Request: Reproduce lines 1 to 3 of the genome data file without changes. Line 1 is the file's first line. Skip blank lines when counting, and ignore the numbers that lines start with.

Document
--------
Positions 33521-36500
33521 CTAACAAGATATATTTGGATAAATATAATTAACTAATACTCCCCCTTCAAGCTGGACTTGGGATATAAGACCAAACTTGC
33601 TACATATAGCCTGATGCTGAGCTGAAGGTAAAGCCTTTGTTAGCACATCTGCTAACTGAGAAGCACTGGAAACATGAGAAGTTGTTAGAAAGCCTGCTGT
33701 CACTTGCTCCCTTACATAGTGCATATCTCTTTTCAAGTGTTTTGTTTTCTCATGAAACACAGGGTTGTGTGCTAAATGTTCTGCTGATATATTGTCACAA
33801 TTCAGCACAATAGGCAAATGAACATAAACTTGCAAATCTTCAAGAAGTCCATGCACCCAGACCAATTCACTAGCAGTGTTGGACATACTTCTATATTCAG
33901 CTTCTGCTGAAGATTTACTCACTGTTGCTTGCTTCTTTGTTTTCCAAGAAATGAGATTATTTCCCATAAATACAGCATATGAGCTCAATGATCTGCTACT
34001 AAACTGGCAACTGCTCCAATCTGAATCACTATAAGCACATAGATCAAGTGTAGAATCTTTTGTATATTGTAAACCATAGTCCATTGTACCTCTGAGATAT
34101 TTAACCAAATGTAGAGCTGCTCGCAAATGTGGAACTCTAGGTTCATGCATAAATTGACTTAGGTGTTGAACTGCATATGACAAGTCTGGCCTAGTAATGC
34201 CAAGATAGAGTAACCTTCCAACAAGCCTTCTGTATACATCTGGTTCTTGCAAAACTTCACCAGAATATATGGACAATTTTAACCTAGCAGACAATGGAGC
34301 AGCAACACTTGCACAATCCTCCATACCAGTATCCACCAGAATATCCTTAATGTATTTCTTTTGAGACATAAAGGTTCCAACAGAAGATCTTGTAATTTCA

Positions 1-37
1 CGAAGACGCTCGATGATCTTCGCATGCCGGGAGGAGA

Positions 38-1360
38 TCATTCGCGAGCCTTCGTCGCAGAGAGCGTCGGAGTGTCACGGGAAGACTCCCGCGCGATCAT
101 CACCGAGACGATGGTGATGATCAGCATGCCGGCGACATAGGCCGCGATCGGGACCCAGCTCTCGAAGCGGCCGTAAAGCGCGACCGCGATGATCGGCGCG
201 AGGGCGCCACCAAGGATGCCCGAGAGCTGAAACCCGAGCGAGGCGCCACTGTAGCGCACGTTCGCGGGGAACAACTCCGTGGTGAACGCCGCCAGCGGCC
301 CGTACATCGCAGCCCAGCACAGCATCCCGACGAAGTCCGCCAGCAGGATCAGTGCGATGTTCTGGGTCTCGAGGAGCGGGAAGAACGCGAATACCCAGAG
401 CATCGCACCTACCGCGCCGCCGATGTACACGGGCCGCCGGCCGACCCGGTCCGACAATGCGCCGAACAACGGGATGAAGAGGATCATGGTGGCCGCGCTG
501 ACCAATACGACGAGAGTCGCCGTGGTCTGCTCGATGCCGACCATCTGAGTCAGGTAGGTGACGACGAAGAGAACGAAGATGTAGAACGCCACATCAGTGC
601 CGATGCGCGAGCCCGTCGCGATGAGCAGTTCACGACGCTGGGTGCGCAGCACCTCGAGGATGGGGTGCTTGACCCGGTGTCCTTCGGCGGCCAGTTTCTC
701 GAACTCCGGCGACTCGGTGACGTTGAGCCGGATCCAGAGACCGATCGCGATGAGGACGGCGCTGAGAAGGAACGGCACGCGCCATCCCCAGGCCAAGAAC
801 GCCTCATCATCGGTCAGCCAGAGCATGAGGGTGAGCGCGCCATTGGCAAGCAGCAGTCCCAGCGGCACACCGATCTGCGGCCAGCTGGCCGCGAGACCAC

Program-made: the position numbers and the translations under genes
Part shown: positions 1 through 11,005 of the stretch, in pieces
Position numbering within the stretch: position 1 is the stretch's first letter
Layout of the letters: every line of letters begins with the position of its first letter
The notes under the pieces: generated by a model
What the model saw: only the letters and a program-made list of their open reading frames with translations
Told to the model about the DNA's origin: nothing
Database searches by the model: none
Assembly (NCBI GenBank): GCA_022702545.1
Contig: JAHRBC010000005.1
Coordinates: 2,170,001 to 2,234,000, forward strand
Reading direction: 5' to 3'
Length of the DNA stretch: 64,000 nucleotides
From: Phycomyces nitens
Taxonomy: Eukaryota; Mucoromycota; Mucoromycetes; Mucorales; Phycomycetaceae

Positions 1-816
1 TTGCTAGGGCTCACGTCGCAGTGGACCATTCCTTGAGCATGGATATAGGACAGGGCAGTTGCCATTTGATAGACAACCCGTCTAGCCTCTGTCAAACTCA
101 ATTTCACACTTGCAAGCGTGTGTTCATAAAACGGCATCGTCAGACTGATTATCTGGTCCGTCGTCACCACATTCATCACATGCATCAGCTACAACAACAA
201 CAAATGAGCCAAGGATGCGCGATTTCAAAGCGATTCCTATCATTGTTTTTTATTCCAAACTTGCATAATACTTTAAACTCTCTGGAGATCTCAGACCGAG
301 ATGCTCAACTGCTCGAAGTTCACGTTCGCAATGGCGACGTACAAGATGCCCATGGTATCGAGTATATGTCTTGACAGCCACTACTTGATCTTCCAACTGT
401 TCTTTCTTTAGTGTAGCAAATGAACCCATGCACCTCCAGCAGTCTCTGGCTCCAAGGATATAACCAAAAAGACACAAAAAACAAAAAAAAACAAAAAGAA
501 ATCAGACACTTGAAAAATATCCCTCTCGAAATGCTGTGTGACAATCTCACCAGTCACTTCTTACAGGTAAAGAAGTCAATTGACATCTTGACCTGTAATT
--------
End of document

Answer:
Positions 33521-36500
33521 CTAACAAGATATATTTGGATAAATATAATTAACTAATACTCCCCCTTCAAGCTGGACTTGGGATATAAGACCAAACTTGC
33601 TACATATAGCCTGATGCTGAGCTGAAGGTAAAGCCTTTGTTAGCACATCTGCTAACTGAGAAGCACTGGAAACATGAGAAGTTGTTAGAAAGCCTGCTGT